Return value:

    Your preprocess function must return the new string value to be parsed and passed to the binding, or return undefined to remove the binding.

    For example, if you return value + ".toUpperCase()" as a string, then yourBinding: "Bert" would be interpreted as if the markup contained yourBinding: "Bert".toUpperCase(). Knockout will parse the returned value in the normal way, so it has to be a legal JavaScript expression.

    Don’t return non-string values. That wouldn’t make sense, because markup is always a string.

Preprocessing DOM nodes

You can hook into Knockout’s logic for traversing the DOM by providing a node preprocessor. This is a function that Knockout will call once for each DOM node that it walks over, both when the UI is first bound, and later when any new DOM subtrees are injected (e.g., via a foreach binding).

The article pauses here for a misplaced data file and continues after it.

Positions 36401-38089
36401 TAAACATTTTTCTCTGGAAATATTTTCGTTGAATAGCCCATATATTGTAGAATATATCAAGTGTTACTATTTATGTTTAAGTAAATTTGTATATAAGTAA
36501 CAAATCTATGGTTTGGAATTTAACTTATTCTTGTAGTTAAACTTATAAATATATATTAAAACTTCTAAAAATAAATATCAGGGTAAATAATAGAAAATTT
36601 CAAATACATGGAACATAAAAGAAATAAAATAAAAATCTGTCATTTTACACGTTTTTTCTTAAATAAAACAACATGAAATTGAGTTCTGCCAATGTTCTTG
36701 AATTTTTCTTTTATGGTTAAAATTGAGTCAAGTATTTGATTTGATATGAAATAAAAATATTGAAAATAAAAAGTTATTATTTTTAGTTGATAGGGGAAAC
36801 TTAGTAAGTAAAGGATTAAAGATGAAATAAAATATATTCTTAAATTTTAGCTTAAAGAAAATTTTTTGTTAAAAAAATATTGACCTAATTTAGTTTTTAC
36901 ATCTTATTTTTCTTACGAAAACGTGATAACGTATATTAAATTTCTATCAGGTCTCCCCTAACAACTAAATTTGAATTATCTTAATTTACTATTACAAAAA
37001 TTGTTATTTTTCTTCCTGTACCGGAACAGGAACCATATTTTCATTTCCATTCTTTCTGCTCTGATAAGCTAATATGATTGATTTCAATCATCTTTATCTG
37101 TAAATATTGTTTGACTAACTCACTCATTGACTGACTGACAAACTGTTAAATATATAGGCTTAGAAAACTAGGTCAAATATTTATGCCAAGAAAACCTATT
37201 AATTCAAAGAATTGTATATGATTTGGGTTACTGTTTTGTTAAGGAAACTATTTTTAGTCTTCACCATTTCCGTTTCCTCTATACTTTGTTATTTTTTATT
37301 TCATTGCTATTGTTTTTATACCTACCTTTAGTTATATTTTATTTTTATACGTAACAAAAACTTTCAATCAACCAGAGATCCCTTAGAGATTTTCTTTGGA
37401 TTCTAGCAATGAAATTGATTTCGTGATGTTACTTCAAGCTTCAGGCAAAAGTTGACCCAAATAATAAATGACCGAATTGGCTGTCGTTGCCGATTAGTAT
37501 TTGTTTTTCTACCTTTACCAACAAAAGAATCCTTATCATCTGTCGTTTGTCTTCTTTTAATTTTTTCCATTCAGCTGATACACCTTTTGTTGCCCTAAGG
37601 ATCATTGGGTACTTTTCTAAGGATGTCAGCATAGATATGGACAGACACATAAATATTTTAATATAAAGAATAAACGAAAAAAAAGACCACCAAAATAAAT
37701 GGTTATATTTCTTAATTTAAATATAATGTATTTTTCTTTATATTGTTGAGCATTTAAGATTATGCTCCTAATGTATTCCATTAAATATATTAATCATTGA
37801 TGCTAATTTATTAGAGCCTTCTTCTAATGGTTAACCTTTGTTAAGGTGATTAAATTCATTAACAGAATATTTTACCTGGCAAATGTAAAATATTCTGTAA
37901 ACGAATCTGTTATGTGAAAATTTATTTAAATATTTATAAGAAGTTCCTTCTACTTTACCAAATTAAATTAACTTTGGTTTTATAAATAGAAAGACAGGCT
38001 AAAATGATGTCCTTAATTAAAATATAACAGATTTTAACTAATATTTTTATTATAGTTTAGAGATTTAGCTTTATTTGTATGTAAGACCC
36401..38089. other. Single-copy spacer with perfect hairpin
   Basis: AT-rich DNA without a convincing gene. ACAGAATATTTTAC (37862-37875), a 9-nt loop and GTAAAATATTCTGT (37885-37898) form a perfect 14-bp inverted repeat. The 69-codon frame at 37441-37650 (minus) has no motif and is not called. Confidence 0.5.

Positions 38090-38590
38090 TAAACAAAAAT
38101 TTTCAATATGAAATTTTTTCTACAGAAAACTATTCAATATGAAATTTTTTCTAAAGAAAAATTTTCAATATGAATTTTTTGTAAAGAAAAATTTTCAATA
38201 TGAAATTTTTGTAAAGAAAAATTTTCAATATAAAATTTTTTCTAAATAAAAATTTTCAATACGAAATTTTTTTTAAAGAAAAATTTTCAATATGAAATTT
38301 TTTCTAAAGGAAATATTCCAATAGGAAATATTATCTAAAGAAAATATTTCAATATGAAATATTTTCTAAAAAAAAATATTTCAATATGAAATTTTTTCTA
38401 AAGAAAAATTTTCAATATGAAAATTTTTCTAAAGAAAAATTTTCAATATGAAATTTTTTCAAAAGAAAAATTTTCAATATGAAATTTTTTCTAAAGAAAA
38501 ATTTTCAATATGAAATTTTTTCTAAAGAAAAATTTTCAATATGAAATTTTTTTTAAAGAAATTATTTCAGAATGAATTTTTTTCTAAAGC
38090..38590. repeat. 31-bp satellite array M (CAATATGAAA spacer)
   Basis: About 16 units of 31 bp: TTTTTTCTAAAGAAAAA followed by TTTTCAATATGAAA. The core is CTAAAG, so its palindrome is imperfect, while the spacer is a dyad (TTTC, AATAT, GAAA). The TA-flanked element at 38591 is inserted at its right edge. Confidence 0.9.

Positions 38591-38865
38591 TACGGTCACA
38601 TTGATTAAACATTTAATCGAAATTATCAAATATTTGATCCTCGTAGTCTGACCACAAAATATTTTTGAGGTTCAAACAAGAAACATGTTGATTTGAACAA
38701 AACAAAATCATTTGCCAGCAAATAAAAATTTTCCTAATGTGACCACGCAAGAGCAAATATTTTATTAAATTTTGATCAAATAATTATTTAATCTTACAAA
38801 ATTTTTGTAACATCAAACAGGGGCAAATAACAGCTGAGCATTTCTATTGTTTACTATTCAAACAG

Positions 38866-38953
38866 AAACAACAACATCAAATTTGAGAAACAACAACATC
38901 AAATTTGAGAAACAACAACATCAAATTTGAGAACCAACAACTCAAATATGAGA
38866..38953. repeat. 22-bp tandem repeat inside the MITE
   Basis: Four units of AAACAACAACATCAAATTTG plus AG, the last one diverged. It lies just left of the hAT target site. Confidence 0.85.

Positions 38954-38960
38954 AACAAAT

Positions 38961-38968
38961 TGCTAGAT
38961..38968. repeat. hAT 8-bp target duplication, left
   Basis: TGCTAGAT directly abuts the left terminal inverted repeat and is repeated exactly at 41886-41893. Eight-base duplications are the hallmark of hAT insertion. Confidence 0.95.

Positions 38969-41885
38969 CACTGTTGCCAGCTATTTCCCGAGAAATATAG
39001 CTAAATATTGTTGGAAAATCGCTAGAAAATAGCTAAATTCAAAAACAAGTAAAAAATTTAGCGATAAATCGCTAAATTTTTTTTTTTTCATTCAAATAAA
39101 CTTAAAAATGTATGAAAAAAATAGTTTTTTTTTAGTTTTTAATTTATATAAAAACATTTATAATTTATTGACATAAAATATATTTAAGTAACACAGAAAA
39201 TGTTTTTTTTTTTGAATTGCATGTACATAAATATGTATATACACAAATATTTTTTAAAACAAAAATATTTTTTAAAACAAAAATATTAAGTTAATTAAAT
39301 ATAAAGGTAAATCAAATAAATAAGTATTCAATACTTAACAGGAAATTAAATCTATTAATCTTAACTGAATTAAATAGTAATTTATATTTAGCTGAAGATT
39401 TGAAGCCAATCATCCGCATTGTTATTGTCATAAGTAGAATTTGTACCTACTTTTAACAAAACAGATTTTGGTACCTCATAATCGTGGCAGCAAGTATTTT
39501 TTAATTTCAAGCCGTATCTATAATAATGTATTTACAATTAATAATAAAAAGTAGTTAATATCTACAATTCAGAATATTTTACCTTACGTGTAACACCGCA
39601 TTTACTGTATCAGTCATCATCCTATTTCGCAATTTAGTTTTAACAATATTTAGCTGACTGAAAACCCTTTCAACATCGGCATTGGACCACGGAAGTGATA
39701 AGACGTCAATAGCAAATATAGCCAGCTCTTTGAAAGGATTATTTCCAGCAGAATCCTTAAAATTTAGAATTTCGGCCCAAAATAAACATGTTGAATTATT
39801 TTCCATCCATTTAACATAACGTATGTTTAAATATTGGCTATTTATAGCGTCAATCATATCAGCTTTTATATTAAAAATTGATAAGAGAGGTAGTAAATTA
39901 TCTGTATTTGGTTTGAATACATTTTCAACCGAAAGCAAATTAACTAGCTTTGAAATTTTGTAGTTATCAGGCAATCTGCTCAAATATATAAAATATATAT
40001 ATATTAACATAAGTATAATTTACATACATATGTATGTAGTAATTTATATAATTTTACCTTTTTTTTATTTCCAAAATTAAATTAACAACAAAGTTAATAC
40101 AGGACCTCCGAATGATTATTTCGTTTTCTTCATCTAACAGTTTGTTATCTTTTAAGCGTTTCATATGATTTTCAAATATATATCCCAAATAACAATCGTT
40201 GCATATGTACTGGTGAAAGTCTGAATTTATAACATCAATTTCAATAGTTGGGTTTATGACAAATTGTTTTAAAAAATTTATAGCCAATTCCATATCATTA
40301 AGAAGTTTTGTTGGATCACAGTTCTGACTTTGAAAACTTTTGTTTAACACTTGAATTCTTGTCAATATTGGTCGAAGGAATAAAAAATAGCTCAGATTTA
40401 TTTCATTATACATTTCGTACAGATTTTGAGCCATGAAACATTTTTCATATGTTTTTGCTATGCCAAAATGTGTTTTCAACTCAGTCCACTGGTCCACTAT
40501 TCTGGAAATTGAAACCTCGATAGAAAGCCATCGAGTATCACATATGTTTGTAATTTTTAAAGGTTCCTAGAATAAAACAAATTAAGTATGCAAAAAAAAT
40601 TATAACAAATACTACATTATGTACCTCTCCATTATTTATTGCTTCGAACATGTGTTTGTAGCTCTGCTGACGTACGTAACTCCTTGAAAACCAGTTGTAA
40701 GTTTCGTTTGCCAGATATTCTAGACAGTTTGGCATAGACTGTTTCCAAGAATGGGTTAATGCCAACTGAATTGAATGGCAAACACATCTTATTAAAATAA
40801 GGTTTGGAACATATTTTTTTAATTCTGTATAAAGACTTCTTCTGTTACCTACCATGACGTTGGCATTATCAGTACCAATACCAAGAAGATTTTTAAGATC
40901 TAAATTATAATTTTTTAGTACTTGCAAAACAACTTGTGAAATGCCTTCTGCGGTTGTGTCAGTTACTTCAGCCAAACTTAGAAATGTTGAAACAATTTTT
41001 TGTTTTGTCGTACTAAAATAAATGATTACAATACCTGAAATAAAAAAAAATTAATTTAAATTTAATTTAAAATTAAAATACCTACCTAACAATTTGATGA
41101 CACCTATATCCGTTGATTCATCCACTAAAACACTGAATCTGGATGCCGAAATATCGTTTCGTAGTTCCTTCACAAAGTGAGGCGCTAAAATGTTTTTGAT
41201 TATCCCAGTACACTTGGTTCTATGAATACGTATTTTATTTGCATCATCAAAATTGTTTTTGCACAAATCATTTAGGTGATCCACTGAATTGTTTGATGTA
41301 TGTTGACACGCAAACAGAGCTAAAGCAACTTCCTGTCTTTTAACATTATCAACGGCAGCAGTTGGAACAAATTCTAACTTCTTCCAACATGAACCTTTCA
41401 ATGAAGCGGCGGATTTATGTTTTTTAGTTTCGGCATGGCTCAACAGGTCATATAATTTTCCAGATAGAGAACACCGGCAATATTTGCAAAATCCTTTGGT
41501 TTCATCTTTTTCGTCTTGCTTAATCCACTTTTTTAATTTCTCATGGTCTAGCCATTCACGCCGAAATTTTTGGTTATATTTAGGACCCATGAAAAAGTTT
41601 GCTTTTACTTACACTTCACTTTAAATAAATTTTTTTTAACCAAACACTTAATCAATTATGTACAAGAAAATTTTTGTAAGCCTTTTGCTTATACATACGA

To do this, define a preprocessNode function on your binding provider:

ko.bindingProvider.instance.preprocessNode = function(node) {
    // Use DOM APIs such as setAttribute to modify 'node' if you wish.
    // If you want to leave 'node' in the DOM, return null or have no 'return' statement.
    // If you want to replace 'node' with some other set of nodes,
    //    - Use DOM APIs such as insertChild to inject the new nodes
    //      immediately before 'node'
    //    - Use DOM APIs such as removeChild to remove 'node' if required
    //    - Return an array of any new nodes that you've just inserted
    //      so that Knockout can apply any bindings to them

See later on this page for an API reference.

Example 3: Virtual template elements